Keystone Pipeline
The Keystone pipeline requires a presidential permit to be built. Reuters

The head of Canadian energy company TransCanada Corporation (NYSE:TRP) said Thursday that the timeline for U.S. approval of the multibillion-dollar Keystone XL crude oil pipeline will make the second half of 2015 start date of operations challenging, Bloomberg reports Thursday.

TransCanada is waiting on an environmental impact statement from the State Department, which may come in weeks, but the company still needs to wait on a 90-day review on whether the project is in the U.S. national interest.

“I hope a decision can be made this year,” TransCanada Corp. (TRP) head Russ Girling, said.

If and when the project is approved, the energy company would need 24 months to build the pipeline that would extend from Alberta, Canada, to refineries on the U.S. Gulf Coast.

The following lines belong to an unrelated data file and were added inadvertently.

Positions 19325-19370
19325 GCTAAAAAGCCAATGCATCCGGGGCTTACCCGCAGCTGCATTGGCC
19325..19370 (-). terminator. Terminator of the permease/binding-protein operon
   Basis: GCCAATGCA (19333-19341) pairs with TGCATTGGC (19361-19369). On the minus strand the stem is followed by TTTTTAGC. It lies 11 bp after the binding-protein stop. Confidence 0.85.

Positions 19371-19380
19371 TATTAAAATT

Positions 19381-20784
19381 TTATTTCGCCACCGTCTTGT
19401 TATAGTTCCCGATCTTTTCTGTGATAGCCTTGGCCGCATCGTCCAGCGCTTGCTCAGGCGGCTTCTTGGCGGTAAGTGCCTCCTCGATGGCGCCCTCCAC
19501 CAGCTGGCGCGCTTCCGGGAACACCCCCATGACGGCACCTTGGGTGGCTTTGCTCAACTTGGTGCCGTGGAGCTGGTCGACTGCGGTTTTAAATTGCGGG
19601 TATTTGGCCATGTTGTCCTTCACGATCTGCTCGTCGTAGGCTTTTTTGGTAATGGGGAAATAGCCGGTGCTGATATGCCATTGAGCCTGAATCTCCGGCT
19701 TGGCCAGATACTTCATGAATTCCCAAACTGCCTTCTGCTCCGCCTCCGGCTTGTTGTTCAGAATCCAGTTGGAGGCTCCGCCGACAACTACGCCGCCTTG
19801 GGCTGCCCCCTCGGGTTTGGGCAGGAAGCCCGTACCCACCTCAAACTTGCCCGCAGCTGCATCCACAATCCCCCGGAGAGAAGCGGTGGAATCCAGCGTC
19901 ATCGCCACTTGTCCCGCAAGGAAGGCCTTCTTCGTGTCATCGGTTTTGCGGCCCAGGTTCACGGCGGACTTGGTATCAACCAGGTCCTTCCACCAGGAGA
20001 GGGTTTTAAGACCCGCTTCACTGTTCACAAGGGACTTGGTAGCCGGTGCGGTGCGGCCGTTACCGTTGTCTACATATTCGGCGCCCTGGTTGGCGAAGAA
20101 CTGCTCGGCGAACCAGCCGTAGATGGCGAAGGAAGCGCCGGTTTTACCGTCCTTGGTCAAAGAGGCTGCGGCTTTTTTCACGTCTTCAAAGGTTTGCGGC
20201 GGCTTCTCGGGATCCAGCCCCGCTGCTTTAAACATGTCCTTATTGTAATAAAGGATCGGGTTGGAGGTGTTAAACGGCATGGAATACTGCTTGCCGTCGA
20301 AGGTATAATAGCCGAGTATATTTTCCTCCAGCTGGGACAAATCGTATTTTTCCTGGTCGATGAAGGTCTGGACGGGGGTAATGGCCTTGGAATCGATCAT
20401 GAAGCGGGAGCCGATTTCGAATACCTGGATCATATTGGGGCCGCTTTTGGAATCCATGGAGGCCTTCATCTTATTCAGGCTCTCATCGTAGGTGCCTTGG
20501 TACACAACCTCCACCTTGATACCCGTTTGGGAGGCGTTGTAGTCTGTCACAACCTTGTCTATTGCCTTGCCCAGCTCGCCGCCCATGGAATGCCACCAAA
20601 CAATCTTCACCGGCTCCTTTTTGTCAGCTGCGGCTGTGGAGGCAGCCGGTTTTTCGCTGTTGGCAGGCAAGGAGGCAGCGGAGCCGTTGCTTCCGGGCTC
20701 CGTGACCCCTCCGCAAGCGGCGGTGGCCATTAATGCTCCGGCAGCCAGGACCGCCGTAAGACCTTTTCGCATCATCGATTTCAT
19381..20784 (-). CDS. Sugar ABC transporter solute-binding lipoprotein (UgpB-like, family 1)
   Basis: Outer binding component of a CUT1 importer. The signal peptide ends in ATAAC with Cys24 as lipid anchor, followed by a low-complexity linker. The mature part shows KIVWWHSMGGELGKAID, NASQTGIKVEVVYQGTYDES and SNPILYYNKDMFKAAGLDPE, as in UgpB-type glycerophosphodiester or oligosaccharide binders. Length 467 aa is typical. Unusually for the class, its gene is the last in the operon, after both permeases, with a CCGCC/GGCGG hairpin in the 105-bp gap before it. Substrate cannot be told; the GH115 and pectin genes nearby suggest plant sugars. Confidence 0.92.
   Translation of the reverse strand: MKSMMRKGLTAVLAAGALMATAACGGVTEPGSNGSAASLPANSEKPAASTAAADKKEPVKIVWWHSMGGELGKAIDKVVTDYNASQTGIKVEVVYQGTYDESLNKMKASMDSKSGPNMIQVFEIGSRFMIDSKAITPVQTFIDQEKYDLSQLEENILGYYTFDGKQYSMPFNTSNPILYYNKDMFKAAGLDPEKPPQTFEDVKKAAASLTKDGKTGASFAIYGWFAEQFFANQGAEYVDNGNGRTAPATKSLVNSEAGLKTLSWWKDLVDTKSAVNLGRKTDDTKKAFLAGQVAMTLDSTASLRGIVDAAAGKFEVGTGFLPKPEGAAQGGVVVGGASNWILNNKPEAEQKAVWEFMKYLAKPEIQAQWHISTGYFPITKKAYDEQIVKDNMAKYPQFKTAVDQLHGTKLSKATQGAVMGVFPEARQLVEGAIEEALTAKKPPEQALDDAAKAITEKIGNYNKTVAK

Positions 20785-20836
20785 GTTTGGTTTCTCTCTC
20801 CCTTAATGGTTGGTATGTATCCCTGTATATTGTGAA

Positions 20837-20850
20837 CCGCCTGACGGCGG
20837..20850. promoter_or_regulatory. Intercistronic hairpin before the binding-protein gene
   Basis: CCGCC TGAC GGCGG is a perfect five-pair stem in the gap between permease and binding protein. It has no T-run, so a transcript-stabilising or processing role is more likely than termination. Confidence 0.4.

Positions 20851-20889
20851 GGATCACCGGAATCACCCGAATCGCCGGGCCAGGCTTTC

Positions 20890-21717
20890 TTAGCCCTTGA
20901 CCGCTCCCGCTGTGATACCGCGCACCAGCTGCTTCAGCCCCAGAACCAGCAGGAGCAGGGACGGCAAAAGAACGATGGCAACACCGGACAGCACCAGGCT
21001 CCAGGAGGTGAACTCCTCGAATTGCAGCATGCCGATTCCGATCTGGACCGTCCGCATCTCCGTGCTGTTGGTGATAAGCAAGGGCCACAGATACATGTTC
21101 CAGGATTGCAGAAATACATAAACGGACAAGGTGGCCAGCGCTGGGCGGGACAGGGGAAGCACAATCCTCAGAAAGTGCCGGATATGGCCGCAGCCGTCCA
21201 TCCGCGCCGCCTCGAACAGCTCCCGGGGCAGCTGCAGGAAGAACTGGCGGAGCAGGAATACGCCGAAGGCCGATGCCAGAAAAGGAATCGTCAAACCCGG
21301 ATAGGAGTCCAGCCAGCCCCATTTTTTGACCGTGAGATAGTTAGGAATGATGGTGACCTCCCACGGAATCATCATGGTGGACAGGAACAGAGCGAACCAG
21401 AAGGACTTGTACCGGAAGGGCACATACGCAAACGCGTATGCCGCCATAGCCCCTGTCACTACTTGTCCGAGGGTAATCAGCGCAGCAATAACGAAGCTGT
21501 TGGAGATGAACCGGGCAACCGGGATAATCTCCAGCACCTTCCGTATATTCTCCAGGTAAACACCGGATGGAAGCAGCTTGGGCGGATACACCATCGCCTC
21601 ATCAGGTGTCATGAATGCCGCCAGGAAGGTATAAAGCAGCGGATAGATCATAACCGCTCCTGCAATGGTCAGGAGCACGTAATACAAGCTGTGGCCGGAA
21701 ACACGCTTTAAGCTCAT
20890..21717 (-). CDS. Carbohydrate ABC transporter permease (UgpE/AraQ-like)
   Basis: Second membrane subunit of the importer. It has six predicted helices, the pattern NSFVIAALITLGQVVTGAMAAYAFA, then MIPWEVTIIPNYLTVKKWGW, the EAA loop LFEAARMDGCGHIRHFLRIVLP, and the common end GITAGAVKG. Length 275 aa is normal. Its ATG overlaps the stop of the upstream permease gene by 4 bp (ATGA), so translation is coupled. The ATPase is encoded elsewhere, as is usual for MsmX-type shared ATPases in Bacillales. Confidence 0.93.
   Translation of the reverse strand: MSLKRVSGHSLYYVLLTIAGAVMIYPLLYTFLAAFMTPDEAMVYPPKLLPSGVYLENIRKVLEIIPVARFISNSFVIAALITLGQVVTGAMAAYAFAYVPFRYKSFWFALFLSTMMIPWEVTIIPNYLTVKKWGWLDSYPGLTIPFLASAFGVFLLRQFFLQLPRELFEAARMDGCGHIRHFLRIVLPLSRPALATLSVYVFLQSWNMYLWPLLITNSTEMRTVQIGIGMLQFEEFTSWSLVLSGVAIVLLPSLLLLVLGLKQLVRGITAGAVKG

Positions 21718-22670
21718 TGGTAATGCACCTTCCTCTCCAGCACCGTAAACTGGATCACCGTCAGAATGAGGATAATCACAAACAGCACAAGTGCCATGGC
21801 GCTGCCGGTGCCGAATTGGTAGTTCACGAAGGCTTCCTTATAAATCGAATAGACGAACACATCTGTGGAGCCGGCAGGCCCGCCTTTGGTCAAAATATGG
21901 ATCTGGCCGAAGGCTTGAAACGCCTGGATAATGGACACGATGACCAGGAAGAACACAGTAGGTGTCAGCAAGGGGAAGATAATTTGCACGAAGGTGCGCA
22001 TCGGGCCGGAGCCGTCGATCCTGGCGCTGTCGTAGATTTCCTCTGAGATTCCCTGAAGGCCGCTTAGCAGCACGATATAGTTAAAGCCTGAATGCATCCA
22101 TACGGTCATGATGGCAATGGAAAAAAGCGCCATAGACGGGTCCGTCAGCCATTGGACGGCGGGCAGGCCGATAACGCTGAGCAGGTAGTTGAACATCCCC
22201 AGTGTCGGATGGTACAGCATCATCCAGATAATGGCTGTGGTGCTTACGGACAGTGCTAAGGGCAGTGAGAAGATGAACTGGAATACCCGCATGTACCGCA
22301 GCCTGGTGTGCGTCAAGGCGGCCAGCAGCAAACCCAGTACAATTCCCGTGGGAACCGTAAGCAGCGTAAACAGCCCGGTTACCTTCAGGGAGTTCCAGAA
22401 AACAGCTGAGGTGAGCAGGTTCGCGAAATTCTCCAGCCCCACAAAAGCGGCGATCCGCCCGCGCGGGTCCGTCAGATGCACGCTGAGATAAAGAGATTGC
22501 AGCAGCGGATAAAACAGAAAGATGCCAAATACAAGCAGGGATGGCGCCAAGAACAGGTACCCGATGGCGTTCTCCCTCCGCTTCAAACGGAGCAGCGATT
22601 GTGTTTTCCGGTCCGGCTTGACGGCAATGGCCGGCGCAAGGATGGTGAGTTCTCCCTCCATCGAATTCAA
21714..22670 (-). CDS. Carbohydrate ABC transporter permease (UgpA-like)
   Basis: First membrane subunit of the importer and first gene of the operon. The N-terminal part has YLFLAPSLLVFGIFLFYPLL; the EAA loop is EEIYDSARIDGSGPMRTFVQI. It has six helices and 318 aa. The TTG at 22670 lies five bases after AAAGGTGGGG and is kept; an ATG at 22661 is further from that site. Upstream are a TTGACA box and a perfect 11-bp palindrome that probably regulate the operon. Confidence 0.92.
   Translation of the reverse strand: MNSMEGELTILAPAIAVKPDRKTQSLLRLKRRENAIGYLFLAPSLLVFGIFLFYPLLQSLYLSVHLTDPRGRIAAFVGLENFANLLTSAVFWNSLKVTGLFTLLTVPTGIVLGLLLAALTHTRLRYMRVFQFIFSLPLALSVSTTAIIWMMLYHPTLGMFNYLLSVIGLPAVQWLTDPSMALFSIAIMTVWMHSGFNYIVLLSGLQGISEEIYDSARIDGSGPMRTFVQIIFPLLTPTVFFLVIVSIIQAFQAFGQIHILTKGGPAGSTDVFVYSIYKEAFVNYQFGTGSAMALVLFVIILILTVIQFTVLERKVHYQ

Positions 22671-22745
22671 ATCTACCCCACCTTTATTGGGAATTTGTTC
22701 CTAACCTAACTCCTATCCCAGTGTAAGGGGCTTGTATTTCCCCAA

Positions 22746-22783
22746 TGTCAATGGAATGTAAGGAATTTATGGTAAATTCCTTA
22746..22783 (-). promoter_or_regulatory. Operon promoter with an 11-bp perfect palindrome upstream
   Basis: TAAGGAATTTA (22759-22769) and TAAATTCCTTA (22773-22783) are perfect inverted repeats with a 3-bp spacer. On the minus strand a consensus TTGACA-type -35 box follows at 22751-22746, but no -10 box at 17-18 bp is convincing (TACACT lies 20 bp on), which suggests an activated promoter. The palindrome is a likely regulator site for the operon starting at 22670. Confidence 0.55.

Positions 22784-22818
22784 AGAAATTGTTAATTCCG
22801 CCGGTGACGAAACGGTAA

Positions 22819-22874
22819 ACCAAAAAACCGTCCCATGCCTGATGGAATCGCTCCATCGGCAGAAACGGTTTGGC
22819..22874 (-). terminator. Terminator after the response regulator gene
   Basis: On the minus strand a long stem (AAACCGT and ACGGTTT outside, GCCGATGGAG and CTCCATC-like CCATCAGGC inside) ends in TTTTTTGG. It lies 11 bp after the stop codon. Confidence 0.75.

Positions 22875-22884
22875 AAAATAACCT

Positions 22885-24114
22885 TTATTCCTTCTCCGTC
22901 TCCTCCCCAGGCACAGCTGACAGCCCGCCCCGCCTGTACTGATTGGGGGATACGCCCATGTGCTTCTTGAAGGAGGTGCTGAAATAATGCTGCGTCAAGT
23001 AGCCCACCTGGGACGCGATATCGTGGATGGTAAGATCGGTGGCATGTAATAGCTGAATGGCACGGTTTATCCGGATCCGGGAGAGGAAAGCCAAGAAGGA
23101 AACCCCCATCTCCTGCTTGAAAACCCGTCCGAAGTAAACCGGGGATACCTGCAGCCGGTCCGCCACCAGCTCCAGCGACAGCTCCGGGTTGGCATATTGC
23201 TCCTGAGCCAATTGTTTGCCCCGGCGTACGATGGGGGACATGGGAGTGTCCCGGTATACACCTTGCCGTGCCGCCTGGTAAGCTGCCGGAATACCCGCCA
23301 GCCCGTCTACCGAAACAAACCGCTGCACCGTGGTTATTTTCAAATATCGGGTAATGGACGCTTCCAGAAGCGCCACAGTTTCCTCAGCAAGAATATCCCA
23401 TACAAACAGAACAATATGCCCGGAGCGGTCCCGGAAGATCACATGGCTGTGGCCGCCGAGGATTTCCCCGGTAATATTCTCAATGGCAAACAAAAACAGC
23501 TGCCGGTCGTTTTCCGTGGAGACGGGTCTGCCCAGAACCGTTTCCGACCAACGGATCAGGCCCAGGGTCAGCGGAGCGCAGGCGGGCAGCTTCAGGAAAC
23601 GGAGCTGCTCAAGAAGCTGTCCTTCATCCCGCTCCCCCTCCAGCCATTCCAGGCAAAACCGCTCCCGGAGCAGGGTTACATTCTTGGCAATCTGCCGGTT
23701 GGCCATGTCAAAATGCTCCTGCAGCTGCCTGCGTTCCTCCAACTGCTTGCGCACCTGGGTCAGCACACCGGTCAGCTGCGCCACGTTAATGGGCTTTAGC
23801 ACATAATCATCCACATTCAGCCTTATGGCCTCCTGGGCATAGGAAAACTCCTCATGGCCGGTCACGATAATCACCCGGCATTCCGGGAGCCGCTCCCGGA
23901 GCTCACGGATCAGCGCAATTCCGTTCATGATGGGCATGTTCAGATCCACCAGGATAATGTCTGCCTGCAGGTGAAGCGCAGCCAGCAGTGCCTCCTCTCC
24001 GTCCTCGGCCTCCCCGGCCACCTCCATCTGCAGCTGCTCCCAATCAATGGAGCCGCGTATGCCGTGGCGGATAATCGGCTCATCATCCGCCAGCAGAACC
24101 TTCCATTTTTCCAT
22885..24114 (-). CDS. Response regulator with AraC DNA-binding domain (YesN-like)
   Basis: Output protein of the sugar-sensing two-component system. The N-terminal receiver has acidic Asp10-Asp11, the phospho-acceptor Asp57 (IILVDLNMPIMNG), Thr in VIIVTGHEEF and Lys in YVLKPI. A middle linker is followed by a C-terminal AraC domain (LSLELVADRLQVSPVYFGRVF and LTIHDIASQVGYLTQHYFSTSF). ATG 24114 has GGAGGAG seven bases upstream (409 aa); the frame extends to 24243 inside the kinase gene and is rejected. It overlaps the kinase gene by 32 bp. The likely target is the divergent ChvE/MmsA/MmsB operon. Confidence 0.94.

Environmental groups are up in arms over the project and have been fighting to stop construction for years.

Recently, an environmental group, Friends of the Earth, uncovered what it said are several conflicts of interest with a company that the State Department used to conduct an environmental assessment of the pipeline. The group is calling for a new review over its findings.

“Keystone is not the driver of whether Canadian oil sands will be produced,” Girling said. “They will be produced anyway.”

Environmental groups raise another concern over the potential that there could be oil spills from pipelines. But Girling said that “Pipelines are the safest way to transport large volumes of hydrocarbons over long distances.”